Susan Francis obituary

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Susan Francis 1952 – 2017

Susan FrancisSue Francis was a determined pioneer whose achievements as a woman, an architect, an educator, a writer and a strategist are woven into many lives. Sue was an amazing person to work with, always generous with her knowledge and expertise while sensitive, clear and very organised. She drew on a multitude of skills and cultures, which allowed her to work across disciplines very successfully.

She also had a rich personal hinterland and many at her funeral were surprised and gladdened to hear of an interest or a skill of which we knew little. Sue designed her own clothes. She designed and built her house in Shepherdess Walk, London, along with friends who became family, raising their children together under one roof. She also designed her singular career path and guided those of many others.

History will judge Sue kindly because she was right about so many of the big issues in healthcare strategy and design. The book – she co-wrote in 2000 for the Nuffield Trust – Building a 2020 Vision: future health care environments – set out a 20-year development strategy for the NHS, a design primer and an approach that grounded these in the context of broader social and public health structures. It identified and addressed virtually every element that forms the current debate about healthcare provision and reform. Had politicians and strategists followed her precepts, the country would be in much better health.

Sue began her professional life in the cooperative movements of the late 70s and early 80s and was a founder member of the Matrix Feminist Design Cooperative, working across disciplines as an architect, enabler, writer and occasional political firebrand. Following the birth of her three children Sue ran a course in Women in Architecture and Building and then in 1991 joined the staff of the Medical Architecture Research Unit (MARU).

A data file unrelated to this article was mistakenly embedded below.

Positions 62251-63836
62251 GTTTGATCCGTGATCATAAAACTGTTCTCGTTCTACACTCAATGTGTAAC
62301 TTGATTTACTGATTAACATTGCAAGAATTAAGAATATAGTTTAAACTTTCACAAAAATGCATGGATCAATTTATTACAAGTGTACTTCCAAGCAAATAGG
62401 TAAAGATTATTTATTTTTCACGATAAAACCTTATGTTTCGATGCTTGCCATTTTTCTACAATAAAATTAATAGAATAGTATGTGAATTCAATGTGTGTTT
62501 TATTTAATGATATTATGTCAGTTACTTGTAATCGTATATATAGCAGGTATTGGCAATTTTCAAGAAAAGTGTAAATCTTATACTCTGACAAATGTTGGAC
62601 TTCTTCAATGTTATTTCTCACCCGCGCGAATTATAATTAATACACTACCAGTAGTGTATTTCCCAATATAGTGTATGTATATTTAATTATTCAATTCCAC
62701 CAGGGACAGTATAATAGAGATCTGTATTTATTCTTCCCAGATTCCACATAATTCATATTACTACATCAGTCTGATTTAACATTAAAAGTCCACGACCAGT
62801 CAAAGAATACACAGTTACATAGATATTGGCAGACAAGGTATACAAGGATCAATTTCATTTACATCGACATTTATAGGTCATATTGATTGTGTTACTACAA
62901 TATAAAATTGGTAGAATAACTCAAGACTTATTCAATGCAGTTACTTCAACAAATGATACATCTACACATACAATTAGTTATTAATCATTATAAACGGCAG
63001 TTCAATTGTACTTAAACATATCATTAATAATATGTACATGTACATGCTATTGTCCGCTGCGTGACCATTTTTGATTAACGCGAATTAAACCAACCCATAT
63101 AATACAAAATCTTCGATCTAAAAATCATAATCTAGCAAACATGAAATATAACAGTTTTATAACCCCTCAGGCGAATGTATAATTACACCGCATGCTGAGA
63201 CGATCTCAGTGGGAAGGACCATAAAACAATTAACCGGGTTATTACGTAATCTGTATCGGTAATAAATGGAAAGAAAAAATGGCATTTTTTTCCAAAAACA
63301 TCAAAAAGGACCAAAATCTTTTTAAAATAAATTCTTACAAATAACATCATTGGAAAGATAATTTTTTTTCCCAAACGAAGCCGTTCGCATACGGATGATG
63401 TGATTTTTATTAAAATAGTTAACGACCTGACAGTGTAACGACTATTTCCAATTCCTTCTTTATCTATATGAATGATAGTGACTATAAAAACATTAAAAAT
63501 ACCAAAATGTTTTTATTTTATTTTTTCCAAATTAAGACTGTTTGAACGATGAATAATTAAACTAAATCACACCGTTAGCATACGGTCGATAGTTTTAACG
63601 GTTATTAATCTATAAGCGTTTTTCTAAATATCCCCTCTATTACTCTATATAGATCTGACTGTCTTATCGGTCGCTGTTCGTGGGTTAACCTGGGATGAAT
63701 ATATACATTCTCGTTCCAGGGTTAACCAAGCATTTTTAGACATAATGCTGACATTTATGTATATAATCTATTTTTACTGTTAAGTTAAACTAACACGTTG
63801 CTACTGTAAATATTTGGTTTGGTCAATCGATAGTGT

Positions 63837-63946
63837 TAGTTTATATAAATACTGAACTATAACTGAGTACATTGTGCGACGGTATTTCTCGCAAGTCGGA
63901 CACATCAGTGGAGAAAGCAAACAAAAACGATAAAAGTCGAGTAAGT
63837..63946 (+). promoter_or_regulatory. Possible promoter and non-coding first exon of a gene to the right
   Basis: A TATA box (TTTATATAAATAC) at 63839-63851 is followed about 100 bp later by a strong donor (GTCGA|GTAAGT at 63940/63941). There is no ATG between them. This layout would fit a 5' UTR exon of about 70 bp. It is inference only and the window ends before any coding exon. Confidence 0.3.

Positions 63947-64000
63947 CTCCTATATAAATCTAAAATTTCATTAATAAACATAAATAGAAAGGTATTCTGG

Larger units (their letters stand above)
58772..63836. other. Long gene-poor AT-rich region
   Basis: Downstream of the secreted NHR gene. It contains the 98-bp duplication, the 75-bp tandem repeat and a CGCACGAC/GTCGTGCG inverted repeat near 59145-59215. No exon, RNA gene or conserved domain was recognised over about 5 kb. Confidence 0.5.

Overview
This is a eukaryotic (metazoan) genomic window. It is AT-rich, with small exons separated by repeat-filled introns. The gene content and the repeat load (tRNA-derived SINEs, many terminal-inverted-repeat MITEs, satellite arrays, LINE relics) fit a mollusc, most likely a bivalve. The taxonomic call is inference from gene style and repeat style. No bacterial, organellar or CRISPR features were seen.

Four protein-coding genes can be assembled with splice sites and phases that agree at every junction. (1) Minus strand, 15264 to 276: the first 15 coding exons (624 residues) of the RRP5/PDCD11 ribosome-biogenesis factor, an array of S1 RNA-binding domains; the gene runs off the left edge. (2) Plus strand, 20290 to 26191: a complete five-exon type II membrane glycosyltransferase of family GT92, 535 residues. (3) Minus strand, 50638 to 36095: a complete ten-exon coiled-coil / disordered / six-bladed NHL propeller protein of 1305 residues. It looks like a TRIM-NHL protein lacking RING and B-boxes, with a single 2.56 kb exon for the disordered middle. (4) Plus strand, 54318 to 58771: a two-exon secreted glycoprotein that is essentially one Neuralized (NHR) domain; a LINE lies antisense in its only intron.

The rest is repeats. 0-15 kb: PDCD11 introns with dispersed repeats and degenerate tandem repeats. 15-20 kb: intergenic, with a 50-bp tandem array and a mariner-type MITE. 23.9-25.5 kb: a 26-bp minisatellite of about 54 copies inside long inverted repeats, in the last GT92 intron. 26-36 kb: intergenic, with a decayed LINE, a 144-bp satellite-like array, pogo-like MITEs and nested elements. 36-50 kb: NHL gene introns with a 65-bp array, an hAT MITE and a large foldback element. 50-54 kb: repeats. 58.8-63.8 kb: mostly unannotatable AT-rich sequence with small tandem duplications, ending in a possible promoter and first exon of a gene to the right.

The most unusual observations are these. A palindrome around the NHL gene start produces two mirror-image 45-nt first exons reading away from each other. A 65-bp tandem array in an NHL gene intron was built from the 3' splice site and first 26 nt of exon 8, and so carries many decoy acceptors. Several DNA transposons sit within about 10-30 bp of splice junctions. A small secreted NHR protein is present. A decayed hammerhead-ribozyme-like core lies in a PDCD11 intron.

In Thatcher’s Britain many on the left took refuge in academe or embraced private practice. Her career change could have gone wrong – this was a time of turmoil for MARU, funding was scarce and the unit’s leadership had left. It could have also ended in academic sterility, but Sue, with Rosemary Glanville, secured the future of the course and under their leadership the unit flourished to provide a generation of NHS and international students with a unique education. Sue built a reputation as a highly effective advocate for design quality in healthcare and moved to the national stage. She drew on a multitude of skills and cultures which allowed her to work across disciplines very successfully. She was a brilliant chair and a very effective organiser with a network of contacts across the world.

After 15 years, Sue stepped down from her day-to-day involvement and joined CABE, heading its healthcare design team at a time when billions were channelled annually into capital investment. She also joined the Future Health Network at the NHS Confederation as design lead, working with Sylvia Wyatt on developing a learning network and a knowledge base to integrate health system design and architecture. It was a time of over-rapid and often ill-considered development, which Sue had foreseen and warned against in Building a 2020 vision. Nonetheless, she excelled in these roles and succeeded in mitigating or overturning many poor decisions, and secured the role of CABE as an essential component in the design process, improving the quality of a host of projects.

Sue had been involved in Architects for Health from its earliest days. In 2011 she was invited to become its programme director. She brought all her skills to bear and turned AfH around, galvanising the committee and creating the successful organisation you see today. Her last five years were tough, but her inner strength proved tougher, as she calmly dealt with everything that her illness and fate flung her way with equanimity and her faith in the power of the human intellect.

The European Healthcare Congress is one of several fitting memorials to her vision, the network of contacts and bonds of friendship she had developed across Europe and her ability to bring people together in common cause. Sue will be remembered by her three sons, by the whole extended family of Shepherdess Walk, and by friends and colleagues across the world.

John Cooper is a director of healthcare specialist John Cooper Architecture

Healthcare Architect Needed for New Hospital in Georgia

We have had an enquiry from a German-Georgian construction company based in Tbilisi, searching for a strategic partner for the planning and design of a new hospital in Georgia

The basic requirements are as follows:-

  • Services for preparation of design-cost estimation documentation for infectious pathology, HIV and clinical immunology located in Tbilisi / Georgia
  • Support needed for engineering-design services required for construction
  • Land plot area is 5 000 m2
  • Estimated rentable area of the design building(s) is 10 567 sqm
  • Design should provide for accommodation of 100 beds
  • Design-cost estimation documentation shall be prepared in line with construction norms and regulations effective in Georgia, and in accordance with European Standards.